Saturday, July 26, 2003

Then and Now

I wanna peace, man
peace, man
Judo karate
Samurai Cavite
Atras abante
Atras abante
Balik sa dati
Balik sa dati
P'enge ng pera
Dukot sa bulsa
Nawala ang pera
Sino'ng kumuha
Si Ramon Zamora

During those days when Pong was the computer console in vogue, kids kept themselves occupied by socializing with others in the neighborhood, through classic games like patintero, agawan base, touch ball, taguan, habulan, and tumbang preso. When no one wanted to run around too much, there were such options as pick-up sticks, jackstones, Chinese jackstones, Chinese garter, and what have you's.

I used to trip a lot playing habulan, much to the mom's dismay. And she'd always ask, "Kalaro mo ba si Ariel?" Ariel was one of the kids in the neighborhood, and whenever he'd participate in a running game, it's almost always certain that I'd trip and walk home with a bloody knee and tears in my eyes. I found it strange how mom would say, "Kase kalaro mo palagi si Ariel kaya nadadapa ka." It made no sense to me then that dear mom would connect my little accidents with Ariel's presence. At such a young age, I was already honing my transitivity algorithms.

Now, a new set of kids are beginnning to dominate the neighborhood, either slithering the streets on their little bikes, or converging at the gate of one of their fellows for a round of Beyblade. During the recent summer, a few took their flimsy kites to the air. On a rare occasion, a gang of little boys would come stampeding past the house, laughing and jeering, punctuated by hollers of 'putanginamo' or 'pakyu.' Then there are the adventurous tykes who'd risk life and limb, climbing unaided atop spiked iron fences, just to pick out some precious fruit from a tree in an empty lot. I noticed, though, that there aren't a whole lot of them. Maybe it's because the cycle hasn't made the revolution yet. But still...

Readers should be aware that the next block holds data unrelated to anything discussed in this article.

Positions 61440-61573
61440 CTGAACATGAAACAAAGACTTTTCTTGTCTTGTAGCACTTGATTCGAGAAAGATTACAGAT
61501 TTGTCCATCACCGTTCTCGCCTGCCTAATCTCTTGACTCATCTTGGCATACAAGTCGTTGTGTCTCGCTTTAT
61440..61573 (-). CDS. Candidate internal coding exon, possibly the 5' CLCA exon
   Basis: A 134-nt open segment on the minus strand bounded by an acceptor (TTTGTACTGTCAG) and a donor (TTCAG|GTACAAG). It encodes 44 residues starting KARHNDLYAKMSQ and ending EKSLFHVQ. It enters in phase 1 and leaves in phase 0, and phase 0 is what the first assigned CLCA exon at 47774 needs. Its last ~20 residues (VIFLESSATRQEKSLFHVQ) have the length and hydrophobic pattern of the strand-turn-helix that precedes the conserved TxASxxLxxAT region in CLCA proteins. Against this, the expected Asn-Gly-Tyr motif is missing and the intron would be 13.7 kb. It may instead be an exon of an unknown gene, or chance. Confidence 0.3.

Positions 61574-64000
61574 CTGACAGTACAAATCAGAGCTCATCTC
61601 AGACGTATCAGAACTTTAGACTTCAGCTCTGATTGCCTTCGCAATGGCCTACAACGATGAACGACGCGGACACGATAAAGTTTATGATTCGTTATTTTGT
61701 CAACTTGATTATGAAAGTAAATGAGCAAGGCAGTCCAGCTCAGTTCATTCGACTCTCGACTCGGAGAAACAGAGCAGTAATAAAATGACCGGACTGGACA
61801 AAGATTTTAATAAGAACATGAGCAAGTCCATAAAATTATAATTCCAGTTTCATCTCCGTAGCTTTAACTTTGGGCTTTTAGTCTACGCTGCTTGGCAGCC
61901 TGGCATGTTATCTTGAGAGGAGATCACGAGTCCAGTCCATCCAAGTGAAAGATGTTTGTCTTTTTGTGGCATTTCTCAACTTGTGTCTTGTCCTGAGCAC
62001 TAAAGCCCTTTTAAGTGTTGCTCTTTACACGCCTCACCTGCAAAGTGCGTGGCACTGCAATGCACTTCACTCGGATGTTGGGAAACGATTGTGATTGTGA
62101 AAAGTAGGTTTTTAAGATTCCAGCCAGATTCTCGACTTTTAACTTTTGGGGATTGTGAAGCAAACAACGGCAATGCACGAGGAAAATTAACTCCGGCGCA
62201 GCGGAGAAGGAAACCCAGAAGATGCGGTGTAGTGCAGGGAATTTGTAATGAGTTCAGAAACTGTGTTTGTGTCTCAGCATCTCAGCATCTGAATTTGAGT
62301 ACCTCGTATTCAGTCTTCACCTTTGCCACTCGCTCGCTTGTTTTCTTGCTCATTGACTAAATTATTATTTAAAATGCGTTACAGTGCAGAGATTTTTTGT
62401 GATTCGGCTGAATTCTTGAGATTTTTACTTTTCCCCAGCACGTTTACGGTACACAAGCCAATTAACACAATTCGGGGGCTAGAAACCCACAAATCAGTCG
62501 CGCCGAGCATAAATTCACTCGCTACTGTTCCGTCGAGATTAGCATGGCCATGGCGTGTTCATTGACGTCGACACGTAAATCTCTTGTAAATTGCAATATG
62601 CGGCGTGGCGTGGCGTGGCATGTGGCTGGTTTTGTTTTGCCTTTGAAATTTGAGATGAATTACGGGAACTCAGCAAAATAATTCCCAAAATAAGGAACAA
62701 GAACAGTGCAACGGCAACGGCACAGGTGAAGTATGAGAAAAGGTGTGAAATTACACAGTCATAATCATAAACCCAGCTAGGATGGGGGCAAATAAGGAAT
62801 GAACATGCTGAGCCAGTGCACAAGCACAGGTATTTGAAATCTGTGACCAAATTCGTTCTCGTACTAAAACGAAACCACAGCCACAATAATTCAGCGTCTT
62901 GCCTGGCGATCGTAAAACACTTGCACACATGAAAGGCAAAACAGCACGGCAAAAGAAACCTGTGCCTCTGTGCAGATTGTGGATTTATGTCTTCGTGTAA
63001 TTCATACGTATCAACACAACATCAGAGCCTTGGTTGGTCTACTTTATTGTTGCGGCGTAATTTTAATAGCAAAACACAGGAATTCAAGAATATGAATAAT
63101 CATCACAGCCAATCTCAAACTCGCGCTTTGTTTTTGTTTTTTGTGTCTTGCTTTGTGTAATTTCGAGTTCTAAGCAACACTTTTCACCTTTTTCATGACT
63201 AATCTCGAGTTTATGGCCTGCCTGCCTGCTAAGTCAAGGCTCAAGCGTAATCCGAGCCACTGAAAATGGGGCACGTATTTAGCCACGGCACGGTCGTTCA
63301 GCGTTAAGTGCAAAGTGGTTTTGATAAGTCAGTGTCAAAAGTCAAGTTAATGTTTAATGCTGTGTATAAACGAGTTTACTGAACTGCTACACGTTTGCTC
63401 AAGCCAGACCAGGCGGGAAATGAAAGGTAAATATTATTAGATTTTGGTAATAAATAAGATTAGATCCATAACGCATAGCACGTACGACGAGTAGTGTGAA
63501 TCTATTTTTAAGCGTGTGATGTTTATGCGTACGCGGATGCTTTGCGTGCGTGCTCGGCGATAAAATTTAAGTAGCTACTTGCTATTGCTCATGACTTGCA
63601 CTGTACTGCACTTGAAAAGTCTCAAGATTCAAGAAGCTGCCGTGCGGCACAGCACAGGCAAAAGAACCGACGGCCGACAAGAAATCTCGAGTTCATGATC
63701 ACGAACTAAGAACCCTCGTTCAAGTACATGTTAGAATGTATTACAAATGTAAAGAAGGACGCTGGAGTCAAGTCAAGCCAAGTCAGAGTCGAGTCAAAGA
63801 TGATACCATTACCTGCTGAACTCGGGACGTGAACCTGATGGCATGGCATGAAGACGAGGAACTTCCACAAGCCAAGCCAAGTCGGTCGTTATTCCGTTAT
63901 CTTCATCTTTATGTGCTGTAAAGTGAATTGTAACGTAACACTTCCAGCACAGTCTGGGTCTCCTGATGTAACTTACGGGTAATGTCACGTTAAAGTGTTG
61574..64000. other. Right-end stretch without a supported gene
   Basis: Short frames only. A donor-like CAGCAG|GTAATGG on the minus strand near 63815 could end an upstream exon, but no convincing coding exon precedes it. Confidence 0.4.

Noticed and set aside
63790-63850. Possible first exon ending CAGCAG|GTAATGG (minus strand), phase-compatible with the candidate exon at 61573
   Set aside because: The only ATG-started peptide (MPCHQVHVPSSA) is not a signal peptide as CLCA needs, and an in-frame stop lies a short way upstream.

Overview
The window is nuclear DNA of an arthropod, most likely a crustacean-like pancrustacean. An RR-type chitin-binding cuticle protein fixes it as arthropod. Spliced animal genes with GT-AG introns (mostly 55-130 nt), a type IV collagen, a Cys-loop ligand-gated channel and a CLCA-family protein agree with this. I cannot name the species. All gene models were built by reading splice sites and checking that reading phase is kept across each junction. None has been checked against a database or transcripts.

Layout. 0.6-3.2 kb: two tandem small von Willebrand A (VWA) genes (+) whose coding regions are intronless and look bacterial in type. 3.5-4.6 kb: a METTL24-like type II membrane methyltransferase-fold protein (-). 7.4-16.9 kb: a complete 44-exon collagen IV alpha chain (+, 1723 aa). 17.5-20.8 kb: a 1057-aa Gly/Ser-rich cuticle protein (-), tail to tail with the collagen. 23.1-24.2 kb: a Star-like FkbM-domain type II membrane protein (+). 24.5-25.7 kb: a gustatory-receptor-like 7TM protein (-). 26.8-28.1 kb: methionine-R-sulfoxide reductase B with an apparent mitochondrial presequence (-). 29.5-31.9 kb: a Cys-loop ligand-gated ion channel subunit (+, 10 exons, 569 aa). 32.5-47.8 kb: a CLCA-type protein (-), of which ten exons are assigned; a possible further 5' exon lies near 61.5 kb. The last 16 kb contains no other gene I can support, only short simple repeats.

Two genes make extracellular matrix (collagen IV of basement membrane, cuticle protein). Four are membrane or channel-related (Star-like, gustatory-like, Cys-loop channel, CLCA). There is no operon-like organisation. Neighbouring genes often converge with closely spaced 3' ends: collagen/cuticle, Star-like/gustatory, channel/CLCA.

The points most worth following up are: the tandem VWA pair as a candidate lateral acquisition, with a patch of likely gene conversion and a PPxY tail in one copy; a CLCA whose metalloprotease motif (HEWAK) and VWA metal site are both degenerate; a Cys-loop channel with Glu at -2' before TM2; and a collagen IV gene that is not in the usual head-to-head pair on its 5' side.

Yes, it's a bit different now, what with your fancy-schmancy tech trinkets and media monsters all vieing for the limited attention of the young'uns. There was a lot more freedom and a lot less pressure then. There weren't a lot of envy objects in the past (well, there were the teks cards and giant-robot stickers... then game-and-watch); now the kids face an armyload of 'em, diluting their thought processes and complicating the simplicity of childhood by peer pressure. Sometimes I wonder how they'll cope when the world gets even more complex.

But it's safe to say that they'll do. And when these kids grow older, they'll find themselves doing the same kind of comparison, reinforcing the theory that the past will always be 'easier' depending on which side of the timeline you're on.

It's just one of those thoughts. One of those.

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